He starts selling at 7am every morning and hardly takes a day off even though he has someone working with him.
Both Henry and Dube are absent on days when they have to go to church. Dube goes to church on Saturdays at 10am while Henry attends a 7am Catholic Church service on Sundays for an hour.
He is well attuned to the tricks of the trade and says it didn’t take him long to pick up on Zulu because the “gogos can’t speak English”, so he learnt to speak it.
On top of his hands-on approach, Henry has learnt to be an aggressive salesman in order to survive in this tough industry. He watches customers like a hawk, stopping anyone who even sneezes in the direction of his stall. He says the trick is to price goods with enough room to negotiate a discount.
“The minimum profit I am willing to make is R40” he says. However giving discounts is just one of his many tricks.
“I like to handle my things my own way,” he says as he shouts something in Igbo to his assistant who is struggling to convince a customer to buy a pair of red and brown Puma sneakers.
“Do you know what I just said?” asks Henry. He leans forward and explains that the man wanted to know if the sneakers were real or fake.
“Customers, they can buy, you need to convince them. Look now he is putting it on because he is convinced,” he says with a smug look on his face as he pockets R250.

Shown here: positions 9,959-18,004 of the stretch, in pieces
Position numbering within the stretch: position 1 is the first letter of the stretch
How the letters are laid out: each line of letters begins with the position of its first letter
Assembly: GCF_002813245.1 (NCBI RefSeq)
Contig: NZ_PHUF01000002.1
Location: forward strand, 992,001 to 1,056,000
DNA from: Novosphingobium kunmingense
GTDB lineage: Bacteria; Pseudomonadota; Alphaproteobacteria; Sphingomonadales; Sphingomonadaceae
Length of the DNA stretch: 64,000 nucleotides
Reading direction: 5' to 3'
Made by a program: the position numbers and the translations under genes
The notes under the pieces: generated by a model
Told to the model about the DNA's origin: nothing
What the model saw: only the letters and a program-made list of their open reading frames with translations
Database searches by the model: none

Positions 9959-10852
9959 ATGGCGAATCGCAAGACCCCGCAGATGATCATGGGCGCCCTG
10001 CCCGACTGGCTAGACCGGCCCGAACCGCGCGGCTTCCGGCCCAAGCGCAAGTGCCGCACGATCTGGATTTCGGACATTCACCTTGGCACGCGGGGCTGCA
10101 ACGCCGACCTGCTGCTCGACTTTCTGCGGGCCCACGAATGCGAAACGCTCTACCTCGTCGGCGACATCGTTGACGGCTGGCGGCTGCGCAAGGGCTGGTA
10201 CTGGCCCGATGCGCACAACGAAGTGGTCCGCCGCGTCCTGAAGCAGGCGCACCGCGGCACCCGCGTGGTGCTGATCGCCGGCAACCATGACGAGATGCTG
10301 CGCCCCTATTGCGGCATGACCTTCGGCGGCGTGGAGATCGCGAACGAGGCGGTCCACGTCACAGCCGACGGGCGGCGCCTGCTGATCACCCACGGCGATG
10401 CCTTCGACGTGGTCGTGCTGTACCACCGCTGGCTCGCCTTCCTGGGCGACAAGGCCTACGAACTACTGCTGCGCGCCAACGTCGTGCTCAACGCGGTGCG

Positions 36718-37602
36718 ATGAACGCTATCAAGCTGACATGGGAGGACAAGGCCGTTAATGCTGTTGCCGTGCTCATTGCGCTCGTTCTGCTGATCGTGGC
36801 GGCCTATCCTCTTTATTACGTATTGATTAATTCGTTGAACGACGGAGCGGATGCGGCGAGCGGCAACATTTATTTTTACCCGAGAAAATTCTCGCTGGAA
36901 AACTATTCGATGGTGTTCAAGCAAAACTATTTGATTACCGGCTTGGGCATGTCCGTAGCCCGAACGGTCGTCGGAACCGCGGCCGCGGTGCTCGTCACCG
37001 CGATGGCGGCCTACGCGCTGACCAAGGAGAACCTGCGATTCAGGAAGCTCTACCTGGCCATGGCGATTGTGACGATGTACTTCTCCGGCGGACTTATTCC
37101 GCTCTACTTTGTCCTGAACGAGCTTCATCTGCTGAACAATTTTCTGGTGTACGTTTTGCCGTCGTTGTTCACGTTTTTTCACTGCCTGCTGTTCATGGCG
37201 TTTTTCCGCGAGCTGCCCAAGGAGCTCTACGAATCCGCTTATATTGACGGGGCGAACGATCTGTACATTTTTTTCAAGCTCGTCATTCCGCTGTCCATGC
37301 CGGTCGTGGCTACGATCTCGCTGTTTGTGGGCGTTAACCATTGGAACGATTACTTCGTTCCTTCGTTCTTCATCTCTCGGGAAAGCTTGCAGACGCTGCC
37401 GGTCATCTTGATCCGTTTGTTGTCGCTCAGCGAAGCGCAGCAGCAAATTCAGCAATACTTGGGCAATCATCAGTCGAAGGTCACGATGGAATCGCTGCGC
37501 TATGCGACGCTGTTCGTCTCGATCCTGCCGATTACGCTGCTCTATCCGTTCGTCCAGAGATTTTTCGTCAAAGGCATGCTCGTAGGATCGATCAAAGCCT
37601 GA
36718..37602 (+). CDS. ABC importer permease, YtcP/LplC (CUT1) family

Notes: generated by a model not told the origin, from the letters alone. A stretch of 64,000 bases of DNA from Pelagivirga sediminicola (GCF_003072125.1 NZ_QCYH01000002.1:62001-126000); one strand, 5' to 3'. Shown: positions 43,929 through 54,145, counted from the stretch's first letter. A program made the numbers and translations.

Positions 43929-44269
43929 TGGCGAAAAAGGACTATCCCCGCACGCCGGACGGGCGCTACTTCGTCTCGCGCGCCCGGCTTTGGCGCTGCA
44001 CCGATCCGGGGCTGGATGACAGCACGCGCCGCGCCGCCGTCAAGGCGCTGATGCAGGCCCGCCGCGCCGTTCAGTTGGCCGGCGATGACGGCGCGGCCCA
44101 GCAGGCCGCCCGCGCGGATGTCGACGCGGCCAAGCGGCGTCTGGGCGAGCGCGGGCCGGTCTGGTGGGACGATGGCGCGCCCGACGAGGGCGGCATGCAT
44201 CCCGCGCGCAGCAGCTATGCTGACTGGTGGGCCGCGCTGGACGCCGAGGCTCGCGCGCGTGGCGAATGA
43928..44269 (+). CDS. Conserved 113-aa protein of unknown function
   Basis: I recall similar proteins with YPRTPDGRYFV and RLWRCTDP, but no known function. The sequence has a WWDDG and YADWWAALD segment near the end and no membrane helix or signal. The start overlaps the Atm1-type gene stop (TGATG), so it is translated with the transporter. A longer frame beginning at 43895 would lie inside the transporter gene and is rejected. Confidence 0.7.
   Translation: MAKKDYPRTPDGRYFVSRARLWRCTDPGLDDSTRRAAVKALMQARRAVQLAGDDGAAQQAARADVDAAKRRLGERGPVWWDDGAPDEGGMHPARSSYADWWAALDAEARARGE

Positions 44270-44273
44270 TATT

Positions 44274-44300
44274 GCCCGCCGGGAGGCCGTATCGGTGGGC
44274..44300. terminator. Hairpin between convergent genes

Henry says he has learnt to negotiate and bases his argument on what the customer says. According to him most of these counterfeit items have characteristics which make them look authentic such as stitches inside the shoe.
“You show him one without stitches and one with stitches, he will be convinced,” he says.
Most of Henry’s and Obinadda’s stock is brought in from Mozambique by second party suppliers who have a warehouse in Jeppe Street. The most authentic looking sneakers, are those brought in from Mozambique whereas the South African counterfeits look fake.
This is not the end
Currently Dube and her cousins are hoping to raise enough money to buy a three-plate gas stove so that they can start selling “iplate”, a serving of pap/rice with meat and vegetables.
She makes her omelettes on a single plate gas stove encircled by a rectangular cardboard box with dark oil stains.
“The problem is the people [other hawkers] here, they don’t want amapapa la. They say it will make their clothes dirty,” says Dube as she points to a neighbouring stall lined with formal pants. Right behind her by her stove is a wall of travel bags and school bags belonging to another trader.
The crammed and intimate conditions of the market make it crucial for Dube to not step on people’s toes. She is aware of this. Which is why she feels her only option is to move in order to start her new business.
A three-plate stove is just a pipe dream now as Dube does not make enough money to save for it but she’s optimistic that she will get it.
“We hope that God will make things right,” she sighs.
Dube has even bigger dreams. She hopes to make enough money to build a house and a supermarket back home in Zimbabwe. “To work for another person? I can’t!” she says.
FEATURED IMAGE: Informal trading Photo: Tebogo Tshwane